Candidates must get a 50%+1 majority in order to be declared elected. If nobody achieves said majority, then the candidate with the least amount of votes is dropped off and his/her votes transferred to other candidates until one candidate wins.
The intention is that a candidate has an absolute majority without any of the following:
1. tactical voting (voting for a major candidate so that a reviled candidate doesn't win)
2. spoiler effect (a third-party candidate "taking votes" from a major candidate)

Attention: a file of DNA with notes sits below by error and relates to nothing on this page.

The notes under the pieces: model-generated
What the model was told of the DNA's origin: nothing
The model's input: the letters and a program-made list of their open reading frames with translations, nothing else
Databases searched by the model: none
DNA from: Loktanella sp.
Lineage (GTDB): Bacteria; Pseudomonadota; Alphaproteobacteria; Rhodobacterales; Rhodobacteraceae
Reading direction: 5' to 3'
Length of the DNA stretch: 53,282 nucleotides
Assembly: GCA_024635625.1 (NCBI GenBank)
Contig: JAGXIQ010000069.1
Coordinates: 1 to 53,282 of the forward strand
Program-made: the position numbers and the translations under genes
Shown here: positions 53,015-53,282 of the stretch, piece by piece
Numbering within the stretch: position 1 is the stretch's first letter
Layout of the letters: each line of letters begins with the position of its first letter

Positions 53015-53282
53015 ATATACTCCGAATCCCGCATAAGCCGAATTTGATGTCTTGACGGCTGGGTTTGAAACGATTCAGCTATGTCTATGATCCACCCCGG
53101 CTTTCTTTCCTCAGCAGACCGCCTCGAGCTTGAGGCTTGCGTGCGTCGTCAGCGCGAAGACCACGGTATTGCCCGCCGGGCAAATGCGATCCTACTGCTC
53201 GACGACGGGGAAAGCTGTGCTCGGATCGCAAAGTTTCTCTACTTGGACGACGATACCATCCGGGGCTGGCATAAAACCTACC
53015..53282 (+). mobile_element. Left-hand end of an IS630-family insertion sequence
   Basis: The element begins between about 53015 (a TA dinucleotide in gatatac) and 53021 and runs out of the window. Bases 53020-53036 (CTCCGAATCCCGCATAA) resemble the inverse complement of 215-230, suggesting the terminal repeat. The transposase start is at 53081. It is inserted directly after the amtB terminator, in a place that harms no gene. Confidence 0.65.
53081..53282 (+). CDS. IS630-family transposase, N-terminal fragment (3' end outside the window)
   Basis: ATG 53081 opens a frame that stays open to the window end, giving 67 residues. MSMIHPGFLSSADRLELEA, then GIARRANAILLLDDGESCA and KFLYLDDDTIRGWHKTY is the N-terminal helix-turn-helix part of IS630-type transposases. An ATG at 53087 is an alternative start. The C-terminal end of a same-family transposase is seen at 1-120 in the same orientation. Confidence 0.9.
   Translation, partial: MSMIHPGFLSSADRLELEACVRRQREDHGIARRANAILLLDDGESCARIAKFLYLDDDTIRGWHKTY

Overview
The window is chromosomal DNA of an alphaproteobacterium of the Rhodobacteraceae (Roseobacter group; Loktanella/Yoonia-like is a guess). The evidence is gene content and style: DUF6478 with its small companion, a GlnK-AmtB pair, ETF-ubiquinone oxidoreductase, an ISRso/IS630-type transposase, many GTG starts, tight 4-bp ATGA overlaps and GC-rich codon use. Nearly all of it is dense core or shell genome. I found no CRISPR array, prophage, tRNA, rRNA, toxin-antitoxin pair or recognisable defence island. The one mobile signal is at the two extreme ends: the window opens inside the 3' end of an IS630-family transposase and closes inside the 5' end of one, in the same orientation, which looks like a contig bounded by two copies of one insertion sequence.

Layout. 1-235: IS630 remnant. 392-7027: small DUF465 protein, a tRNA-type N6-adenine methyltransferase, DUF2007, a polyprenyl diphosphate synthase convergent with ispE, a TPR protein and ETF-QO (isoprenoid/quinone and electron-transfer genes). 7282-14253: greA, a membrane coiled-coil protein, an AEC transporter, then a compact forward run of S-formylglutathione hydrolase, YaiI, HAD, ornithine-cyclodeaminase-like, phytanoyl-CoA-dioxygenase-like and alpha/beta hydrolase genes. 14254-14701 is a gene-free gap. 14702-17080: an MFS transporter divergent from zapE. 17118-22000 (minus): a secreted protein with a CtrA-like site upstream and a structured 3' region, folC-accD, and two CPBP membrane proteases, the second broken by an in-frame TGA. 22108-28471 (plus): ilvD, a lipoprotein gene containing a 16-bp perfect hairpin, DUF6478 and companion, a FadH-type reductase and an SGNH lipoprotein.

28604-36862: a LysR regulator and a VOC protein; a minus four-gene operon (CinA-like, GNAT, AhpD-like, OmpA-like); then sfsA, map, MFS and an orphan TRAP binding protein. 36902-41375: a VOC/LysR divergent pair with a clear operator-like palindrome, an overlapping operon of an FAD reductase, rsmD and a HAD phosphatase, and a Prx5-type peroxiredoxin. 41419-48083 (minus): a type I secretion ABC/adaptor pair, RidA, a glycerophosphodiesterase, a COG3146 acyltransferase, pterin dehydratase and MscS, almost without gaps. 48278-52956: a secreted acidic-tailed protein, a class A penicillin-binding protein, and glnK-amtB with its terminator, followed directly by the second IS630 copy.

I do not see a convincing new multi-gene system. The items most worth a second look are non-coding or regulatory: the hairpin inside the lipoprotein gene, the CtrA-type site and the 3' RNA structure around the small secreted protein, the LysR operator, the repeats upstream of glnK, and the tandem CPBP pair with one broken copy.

3. negative campaigning (where candidates campaign so that it's like "Vote for me and nobody else." -- INSTEAD, candidates would say, "In case I'm eliminated, make sure to send your votes to him/her.")
IRV was invented in 1870 by William Robert Ware (a U.S. American architect), who based it on the single-winner version of the multi-winner Single Transferable Vote, which itself was invented by Carl Andrae (a Danish politician and mathematician) and shaped by Thomas Hare (an English lawyer).
In national politics, IRV is used in the following countries (There may be more, but here's what I found so far.):
~ Australia (Australian House of Representatives; by the way, Austral...
"Irv might get you!"